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Queens Man Cleared Of Stealing Police Weapons For Cash

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TWC News: Queens Man Cleared Of Stealing Police Weapons For Cash
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A Queens man was found not guilty Tuesday of stealing police weapons from a NYPD precinct house and selling them back to make a profit. NY1's Dean Meminger filed the following report.

Ronald De Shields faced serious charges. He was accused of sneaking into the 103rd Precinct in Queens, breaking into lockers and stealing two 9 mm guns from officers.

But after deliberating for four days, jurors found him not guilty of all charges.

"Too many holes in the stories," said one juror.

"It was just hard to believe," said a second juror. "In my mind, it was just hard to believe."

"If the evidence is not equaling up to what we're getting, what can we do?" said a third juror.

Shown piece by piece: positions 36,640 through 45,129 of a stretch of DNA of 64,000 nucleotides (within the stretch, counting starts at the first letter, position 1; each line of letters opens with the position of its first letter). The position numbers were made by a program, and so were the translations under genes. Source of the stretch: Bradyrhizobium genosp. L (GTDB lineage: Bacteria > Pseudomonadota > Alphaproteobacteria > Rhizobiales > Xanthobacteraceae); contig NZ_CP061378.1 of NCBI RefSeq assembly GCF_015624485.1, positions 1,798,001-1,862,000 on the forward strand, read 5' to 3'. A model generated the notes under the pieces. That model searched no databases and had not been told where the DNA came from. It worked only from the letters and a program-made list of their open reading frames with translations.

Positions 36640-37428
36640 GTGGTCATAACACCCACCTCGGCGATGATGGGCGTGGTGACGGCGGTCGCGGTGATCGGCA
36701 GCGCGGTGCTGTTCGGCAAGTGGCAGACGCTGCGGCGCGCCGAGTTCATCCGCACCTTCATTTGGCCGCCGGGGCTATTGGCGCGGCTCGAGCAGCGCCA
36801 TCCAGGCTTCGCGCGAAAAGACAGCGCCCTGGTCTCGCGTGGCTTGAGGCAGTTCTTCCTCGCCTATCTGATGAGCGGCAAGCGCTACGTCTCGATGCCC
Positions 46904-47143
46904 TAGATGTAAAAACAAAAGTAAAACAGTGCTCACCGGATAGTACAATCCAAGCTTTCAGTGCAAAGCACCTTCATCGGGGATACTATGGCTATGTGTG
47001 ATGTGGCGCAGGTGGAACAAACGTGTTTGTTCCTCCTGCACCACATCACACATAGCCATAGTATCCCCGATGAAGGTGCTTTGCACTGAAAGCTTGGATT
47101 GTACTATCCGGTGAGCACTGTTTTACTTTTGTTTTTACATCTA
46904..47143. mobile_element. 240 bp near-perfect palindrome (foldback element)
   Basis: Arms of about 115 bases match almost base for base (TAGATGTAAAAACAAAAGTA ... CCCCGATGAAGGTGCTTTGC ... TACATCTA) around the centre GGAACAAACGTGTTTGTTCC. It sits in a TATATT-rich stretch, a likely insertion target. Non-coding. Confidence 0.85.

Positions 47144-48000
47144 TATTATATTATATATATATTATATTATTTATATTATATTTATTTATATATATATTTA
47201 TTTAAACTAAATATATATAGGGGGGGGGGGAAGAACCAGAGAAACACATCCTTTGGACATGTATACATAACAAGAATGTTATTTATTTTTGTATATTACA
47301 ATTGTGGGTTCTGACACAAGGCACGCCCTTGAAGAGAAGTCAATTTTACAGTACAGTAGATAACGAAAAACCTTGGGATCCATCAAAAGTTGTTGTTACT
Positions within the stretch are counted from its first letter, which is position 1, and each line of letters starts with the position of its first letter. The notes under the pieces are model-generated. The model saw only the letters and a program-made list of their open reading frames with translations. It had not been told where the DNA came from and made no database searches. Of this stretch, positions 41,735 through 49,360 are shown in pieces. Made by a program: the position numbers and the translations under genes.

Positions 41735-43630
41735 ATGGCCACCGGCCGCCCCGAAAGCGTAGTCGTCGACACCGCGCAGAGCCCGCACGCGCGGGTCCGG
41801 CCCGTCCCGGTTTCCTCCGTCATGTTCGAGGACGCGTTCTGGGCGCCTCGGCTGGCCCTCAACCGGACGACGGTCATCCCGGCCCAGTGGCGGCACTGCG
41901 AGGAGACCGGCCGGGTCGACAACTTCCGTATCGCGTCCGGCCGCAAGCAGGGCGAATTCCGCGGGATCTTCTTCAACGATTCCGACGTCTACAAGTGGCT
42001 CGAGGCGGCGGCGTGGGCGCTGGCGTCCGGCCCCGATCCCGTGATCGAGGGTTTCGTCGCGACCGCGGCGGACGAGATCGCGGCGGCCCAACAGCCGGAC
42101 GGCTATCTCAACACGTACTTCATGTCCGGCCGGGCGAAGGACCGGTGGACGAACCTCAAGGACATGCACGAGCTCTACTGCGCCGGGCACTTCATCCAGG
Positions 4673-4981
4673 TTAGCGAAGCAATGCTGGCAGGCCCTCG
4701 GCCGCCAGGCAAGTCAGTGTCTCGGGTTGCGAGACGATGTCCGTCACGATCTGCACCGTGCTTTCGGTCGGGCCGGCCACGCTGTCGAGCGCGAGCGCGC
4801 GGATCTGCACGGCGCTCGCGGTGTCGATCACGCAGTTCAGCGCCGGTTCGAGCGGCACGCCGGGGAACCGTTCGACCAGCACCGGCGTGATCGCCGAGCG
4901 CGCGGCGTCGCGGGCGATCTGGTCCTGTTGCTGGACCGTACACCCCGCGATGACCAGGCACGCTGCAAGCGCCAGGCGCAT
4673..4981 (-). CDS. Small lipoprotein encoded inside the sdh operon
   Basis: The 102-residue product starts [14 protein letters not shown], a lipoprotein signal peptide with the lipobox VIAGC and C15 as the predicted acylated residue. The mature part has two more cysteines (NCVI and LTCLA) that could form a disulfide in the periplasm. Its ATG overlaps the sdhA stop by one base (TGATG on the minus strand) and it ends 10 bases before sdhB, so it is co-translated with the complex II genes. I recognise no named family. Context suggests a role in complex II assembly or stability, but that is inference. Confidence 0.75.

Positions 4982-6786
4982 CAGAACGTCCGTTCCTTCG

The NYPD and Queens prosecutors alleged De Shields was a master impersonator of various law enforcement officers and found it thrilling to pretend to be one.

They pointed to a video De Shields made of himself turning in one of the weapons to a gun buyback program at the 90th Precinct in Brooklyn. He received $100 for the gun.

In court, it was mentioned that De Shields told investigators a police officer gave it to him. But the NYPD said no officers were found to be involved with the theft.

De Shields' lawyers said police were trying to make him take the fall for a crime he wasn't involved in by making up evidence.

"Obviously, the police were saying there was a fingerprint of my client at the scene and we felt that that was something that fabricated by the police," said Jeff Chabrowe, De Shields' attorney.

This past summer, in an exclusive jailhouse interview with NY1, De Shields said he was only trying to keep the public safe.

"When I came in contact with this gun, I turned it in," he said. "I did what I thought was best. I just wanted to pretty much make sure no one got hurt with this gun."

The second gun has never been found.

Although De Shields was cleared in this case, he still faces charges in Brooklyn for allegedly possessing a stolen police bulletproof vest. His defense lawyers say that's a weak case and they plan to beat it as well.

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